This is because Enumerable.Where uses streaming to return an IEnumerable<T>, which is generated as you iterate. No copy is made.

share|improve this answer
    
I have to agree with this. Where() is an extension method being invoked statically against the list so that there is no object is recreated. Additionally, the loop will operate using a yield return for each individual value. – Anthony Mason Aug 6 '14 at 20:48

The fastest you could ever get without parallelizing the enumeration into multiple threads taking accounts of number of processors, etc:

for (int i = 0; i < Collection.Count; i++)
{
    var item = Collection[i];
    if (item.Mandatory) { ... }
}

I would recommend you though to always use Linq instead of writing for or foreach loops because in the future it will become so intelligent that it will actually be capable of distributing the work over processors and take into account hardware specific things (see PLinq) and it will eventually be faster than if you wrote the loops yourself: declarative vs imperative programing.

share|improve this answer
2  
I'm not convinced it would be faster. You'd have to profile it to be sure. Anyway the difference will be very small. – Meta-Knight Nov 12 '09 at 17:24
4  
Unless something has changed very recently, for is a little faster than foreach, because you are not creating a new enumerator object and calling its methods as you go. The difference is small enough not to matter unless your code is an extremely critical place. – Neil Whitaker Nov 12 '09 at 17:39
2  
This method is not "the fastest you could ever get" - the assignment to the local variable (var item = Collection[i]) is unneeded - it's quicker to just call "if (Collection[i].Mandatory) { ... }" ... – David_001 Nov 19 '09 at 14:26
1  
... without compiler optimisations, this is... – David_001 Nov 19 '09 at 14:27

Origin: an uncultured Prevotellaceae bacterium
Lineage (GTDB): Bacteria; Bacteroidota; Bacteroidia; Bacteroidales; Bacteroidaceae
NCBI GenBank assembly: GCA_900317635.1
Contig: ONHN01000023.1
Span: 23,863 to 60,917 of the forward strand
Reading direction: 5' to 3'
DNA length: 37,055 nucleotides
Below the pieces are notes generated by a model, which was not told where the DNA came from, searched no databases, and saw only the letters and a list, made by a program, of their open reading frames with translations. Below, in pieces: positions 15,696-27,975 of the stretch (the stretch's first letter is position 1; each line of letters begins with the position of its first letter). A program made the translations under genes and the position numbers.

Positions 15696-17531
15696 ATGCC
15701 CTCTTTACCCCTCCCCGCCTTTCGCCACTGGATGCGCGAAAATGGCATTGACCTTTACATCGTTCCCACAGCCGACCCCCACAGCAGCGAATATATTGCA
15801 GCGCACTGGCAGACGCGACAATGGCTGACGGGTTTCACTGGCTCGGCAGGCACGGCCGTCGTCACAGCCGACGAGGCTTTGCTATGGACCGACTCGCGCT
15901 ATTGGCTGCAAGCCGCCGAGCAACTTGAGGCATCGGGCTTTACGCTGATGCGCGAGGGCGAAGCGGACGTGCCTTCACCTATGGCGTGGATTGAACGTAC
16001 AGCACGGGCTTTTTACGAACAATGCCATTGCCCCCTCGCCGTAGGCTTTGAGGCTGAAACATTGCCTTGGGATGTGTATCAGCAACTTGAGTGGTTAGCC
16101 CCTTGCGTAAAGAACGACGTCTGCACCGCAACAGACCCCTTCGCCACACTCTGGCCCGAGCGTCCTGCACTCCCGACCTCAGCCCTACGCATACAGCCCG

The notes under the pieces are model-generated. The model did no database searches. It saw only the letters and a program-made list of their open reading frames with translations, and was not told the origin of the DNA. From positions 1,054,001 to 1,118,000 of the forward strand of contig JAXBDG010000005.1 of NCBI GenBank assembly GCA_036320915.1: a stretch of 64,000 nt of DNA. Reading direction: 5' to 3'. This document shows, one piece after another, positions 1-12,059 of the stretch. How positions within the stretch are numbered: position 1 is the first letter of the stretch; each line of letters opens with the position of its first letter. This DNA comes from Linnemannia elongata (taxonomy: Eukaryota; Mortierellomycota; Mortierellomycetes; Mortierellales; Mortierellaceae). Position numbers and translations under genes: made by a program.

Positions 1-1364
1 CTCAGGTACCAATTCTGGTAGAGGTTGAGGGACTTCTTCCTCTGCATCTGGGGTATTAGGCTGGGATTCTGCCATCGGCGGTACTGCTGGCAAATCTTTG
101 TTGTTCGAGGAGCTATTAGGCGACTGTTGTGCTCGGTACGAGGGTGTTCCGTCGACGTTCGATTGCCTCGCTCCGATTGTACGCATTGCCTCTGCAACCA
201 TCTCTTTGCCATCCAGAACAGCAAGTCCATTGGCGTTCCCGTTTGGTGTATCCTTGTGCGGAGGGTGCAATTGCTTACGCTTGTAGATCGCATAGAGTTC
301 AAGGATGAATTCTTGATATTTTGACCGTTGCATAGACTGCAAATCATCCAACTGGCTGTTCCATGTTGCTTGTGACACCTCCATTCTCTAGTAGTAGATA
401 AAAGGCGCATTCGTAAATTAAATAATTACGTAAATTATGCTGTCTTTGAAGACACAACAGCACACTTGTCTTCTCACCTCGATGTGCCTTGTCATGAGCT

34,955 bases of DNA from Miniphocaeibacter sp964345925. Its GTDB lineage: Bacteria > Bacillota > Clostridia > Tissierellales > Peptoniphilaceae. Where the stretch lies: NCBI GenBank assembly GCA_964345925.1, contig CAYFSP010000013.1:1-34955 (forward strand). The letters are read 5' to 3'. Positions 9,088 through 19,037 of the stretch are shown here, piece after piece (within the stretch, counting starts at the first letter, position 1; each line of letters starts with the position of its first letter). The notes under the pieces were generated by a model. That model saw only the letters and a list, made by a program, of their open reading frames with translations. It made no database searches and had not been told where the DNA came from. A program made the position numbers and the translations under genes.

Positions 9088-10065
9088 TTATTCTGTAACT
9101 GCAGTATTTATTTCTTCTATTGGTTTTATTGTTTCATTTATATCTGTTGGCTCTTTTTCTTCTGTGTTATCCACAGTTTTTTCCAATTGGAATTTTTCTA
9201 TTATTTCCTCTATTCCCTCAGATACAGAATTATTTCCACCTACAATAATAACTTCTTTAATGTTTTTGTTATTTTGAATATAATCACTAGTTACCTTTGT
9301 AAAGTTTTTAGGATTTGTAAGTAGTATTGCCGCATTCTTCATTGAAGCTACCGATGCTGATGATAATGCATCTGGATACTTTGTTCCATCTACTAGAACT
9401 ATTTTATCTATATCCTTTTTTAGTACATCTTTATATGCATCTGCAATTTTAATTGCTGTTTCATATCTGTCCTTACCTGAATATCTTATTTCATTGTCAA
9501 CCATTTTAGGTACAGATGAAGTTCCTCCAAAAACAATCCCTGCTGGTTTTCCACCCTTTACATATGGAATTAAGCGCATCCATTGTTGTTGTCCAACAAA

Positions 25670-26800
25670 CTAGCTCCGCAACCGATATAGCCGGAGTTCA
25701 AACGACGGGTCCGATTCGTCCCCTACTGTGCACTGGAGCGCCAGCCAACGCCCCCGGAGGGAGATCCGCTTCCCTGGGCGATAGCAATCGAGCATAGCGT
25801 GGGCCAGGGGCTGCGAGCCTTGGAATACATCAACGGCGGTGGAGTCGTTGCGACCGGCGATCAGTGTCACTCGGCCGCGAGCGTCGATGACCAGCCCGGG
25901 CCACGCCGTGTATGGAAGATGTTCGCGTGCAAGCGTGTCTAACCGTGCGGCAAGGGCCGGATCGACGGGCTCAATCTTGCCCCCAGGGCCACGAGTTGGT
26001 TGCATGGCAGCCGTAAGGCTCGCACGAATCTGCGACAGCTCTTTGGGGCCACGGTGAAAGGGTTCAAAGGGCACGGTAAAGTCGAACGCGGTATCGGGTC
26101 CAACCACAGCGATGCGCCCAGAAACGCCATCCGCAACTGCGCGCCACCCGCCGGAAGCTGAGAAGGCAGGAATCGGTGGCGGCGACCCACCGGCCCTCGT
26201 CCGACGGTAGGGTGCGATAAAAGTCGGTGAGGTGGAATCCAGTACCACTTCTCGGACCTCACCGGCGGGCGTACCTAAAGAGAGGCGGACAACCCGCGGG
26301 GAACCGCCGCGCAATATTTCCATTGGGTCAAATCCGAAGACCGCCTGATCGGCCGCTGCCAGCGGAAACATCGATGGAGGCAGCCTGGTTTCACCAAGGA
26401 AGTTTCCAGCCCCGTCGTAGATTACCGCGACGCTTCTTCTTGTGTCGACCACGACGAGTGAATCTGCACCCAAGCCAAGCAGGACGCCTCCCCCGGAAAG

3  
This is also extremely slow for certain types of collections, such as a linked-list. This is because Collection.Count is called on every iteration of the loop. – Ray Burns Feb 1 '10 at 20:31

FindAll is just syntactic sugar. For example:

	List<string> myStrings = new List<string>();
	foreach (string str in myStrings.FindAll(o => o.Length > 0))
	{

	}

Compiles to:

List<string> list = new List<string>();
if (CS$<>9__CachedAnonymousMethodDelegate1 == null)
{
    CS$<>9__CachedAnonymousMethodDelegate1 = new Predicate<string>(MyClass.<RunSnippet>b__0);
}
using (List<string>.Enumerator enumerator = list.FindAll(CS$<>9__CachedAnonymousMethodDelegate1).GetEnumerator())
{
    while (enumerator.MoveNext())
    {
        string current = enumerator.Current;
    }
}

public List<T> FindAll(Predicate<T> match)
{
    if (match == null)
    {
        ThrowHelper.ThrowArgumentNullException(ExceptionArgument.match);
    }
    List<T> list = new List<T>();
    for (int i = 0; i < this._size; i++)
    {
        if (match(this._items[i]))
        {
            list.Add(this._items[i]);
        }
    }
    return list;
}

private static bool <RunSnippet>b__0(string o)
{
    return (o.Length > 0);
}
share|improve this answer

If performance is in question this probably is not the bottleneck, however, have you considered using the parallel library or PLINQ? see below:

Parallel.ForEach(Collection, obj =>
{
    if (obj.Mandatory)
    {
        DoWork();
    }
});

http://msdn.microsoft.com/en-us/library/dd460688(v=vs.110).aspx

Also, although perhaps slightly unrelated it seems as though performance peeks your curiousity, if you are dealing with very large sets of data, a binary search may be useful. In my case I have two separate lists of data. I have to deal with lists of millions of records and this saved me literally an exponential amount of time per execution. The only downside is that it is ONLY useful for very large collections and is required to be sorted beforehand. You will also notice that this makes use of the ConcurrentDictionary class, which provides significant overhead, but it is thread safe and was required due to the requirements and the number of threads I am managing asynchronously.

private ConcurrentDictionary<string, string> items;
private List<string> HashedListSource { get; set; }
private List<string> HashedListTarget { get; set; }

this.HashedListTarget.Sort();
this.items.OrderBy(x => x.Value);

private void SetDifferences()
{
    for (int i = 0; i < this.HashedListSource.Count; i++)
    {
        if (this.HashedListTarget.BinarySearch(this.HashedListSource[i]) < 0)
        {
            this.Mismatch.Add(items.ElementAt(i).Key);
        }
    }
}

Example displaying the benefits of using Binary Search This image was originally posted in a great article found here: http://letsalgorithm.blogspot.com/2012/02/intersecting-two-sorted-integer-arrays.html

Hope this helps!